Shocking proposals to reform the Social Security system for the self employed


I suspect that once you have read this article you will agree with me when I say that Spain’s central Government and our Social Security masters seem ever more detached from reality.

Details of the much needed reform of the self employed social security system have shocked the sector of more than 3.2 million registered individuals.

The current system charges self employed individuals typically around 280€ per month regardless of their earnings. Company directors/shareholders pay around 370€ per month. These contributions entitle the individual and their dependants to the regional medical system, a retirement pension, and very modest incapacity and unemployment benefits.

Other countries charge nothing to the self employed with low income or part time work. Examples: Germany exempts social security for those earning less than 4.800€ p.a., in the UK nothing is payable until you earn £6,515 p.a. and then you pay only £158 p.a. until you earn £9,569 p.a.

Changes in 2015 intended to get people registered again after the economic crisis, allowed newly registered individuals to pay reduced contributions using the ‘tarifa plana’ system. This reduced monthly costs for the first year to 60€, increasing in the second year in two stages, with the third year being at the normal rates.

The new Spanish system allows those with income below 3.000€ reduced contributions of ‘only’ 90€ per month, 1.080€ p.a. Whilst less than the existing system these contributions still represent at least 36% of a person’s income . Only a very strange person could regard such a level of contributions as reasonable. This says an awful a lot about the civil servants who run the Social Security system and their political masters.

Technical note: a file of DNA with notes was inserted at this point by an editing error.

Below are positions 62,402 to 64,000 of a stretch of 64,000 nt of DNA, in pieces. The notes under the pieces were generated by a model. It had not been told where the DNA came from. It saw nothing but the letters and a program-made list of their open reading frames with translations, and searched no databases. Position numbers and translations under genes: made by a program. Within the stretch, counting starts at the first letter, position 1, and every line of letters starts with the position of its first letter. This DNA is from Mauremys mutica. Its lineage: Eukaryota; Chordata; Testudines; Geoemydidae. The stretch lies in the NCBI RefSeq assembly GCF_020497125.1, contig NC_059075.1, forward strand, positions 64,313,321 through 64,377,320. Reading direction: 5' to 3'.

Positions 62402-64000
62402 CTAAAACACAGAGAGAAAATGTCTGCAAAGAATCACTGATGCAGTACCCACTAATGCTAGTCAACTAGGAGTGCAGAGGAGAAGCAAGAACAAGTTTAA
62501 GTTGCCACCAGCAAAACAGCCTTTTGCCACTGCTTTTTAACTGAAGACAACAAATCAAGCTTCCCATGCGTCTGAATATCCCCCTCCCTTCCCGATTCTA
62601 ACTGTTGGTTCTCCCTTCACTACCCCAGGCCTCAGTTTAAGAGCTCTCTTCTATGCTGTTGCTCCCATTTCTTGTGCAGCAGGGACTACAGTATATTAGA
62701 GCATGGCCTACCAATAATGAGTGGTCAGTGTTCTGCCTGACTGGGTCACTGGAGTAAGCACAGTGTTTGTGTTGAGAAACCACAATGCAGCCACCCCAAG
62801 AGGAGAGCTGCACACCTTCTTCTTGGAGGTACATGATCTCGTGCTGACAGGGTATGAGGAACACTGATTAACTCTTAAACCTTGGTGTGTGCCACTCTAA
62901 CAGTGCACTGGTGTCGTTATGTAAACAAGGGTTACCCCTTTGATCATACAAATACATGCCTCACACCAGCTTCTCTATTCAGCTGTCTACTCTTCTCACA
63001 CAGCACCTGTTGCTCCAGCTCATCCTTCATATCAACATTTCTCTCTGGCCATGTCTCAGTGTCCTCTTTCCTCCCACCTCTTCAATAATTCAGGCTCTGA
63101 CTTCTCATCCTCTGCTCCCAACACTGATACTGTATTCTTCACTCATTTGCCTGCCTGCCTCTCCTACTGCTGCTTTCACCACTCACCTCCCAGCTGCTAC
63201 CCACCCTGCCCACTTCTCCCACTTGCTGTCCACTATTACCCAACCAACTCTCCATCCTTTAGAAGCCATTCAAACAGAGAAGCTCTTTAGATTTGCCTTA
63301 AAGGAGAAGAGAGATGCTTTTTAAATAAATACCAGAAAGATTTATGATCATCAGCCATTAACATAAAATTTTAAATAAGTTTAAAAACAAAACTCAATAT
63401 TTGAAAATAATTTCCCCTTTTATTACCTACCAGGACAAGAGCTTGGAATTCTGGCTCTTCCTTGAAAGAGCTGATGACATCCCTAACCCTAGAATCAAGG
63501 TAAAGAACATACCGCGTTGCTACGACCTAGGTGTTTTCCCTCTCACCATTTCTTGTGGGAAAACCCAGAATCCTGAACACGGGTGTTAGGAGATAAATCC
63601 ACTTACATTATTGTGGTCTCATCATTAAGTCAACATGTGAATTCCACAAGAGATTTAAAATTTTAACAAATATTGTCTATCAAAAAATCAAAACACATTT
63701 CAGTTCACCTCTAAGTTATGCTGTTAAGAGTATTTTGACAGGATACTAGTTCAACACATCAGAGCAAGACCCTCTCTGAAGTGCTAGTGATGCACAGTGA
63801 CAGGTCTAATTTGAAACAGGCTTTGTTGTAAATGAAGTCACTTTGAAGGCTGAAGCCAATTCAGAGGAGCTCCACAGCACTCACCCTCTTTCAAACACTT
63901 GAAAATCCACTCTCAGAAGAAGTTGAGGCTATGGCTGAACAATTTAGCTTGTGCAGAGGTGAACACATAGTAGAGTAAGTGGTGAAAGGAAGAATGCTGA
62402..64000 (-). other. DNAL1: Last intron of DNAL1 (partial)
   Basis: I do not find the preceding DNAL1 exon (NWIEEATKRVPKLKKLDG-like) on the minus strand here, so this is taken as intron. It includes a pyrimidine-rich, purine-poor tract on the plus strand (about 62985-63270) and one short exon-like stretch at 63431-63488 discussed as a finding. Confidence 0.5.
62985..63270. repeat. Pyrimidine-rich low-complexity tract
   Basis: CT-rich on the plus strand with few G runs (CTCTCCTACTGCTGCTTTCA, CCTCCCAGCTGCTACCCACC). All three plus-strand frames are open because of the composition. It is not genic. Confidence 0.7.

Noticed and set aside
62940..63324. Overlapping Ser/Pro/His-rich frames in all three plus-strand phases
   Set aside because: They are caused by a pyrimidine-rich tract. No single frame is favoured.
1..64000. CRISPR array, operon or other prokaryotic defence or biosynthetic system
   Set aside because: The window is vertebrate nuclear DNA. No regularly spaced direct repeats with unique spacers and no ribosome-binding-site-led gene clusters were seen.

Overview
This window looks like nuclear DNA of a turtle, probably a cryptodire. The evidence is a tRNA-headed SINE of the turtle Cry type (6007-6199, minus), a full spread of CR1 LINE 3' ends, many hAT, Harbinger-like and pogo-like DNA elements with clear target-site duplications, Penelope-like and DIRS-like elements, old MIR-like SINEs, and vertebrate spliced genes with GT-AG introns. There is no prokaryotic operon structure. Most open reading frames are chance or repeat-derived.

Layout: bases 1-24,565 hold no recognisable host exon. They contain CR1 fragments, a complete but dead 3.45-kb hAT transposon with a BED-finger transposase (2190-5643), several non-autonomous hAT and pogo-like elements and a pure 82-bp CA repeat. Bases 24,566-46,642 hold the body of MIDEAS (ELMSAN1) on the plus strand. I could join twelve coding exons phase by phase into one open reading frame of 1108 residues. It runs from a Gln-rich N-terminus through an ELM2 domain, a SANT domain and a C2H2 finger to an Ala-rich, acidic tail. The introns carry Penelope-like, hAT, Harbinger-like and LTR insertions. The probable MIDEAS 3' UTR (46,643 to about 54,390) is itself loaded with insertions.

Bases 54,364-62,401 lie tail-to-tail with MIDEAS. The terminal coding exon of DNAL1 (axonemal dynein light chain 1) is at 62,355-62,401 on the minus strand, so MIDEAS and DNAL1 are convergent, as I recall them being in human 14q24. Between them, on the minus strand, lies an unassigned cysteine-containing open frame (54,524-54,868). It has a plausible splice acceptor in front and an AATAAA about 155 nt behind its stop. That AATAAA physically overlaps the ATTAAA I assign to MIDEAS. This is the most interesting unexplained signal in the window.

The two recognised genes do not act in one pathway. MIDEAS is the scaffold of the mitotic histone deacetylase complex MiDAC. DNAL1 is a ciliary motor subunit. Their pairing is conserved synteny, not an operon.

At the other end of the scale, a person earning 49.000€ will have to pay 1.220€ instead of the current 280€ odd a month.

Here are the proposed Social Security contribution bands, in detail:

Annual income band
up to
Annual contributions
Effective SS payments
as % of income

It should be noted that Social Security contributions are deductible from earned income. However this tax deduction is irrelevant to those who have no tax to pay. This excludes the two lowest income bands.

Spain has a black economy that is reported by the most optimistic economic commentators as being 17% of its entire GDP, although I speculate that it is a lot higher at perhaps 25%.

The present social security system (combined with Spain’s tax system) forces low income earners into the black economy. The new system is likely to make this statistic significantly worse.

It is proposed that this new regime will be phased in gradually starting in 2023 and finishing in 2031.

The self employed in Spain can only hope that the present state Government will not survive long enough to inflict this absurd system on them.

Spence Clarke specialises in the provision of Spanish tax, accounts, law and labour services, mainly to foreigners with interests in Spain. Our cross-border knowledge helps clients adapt to the Spanish system with the minimum of doubt and disruption. If you have any questions about this article or any other matter contact us, with no obligation, to see how we can help you.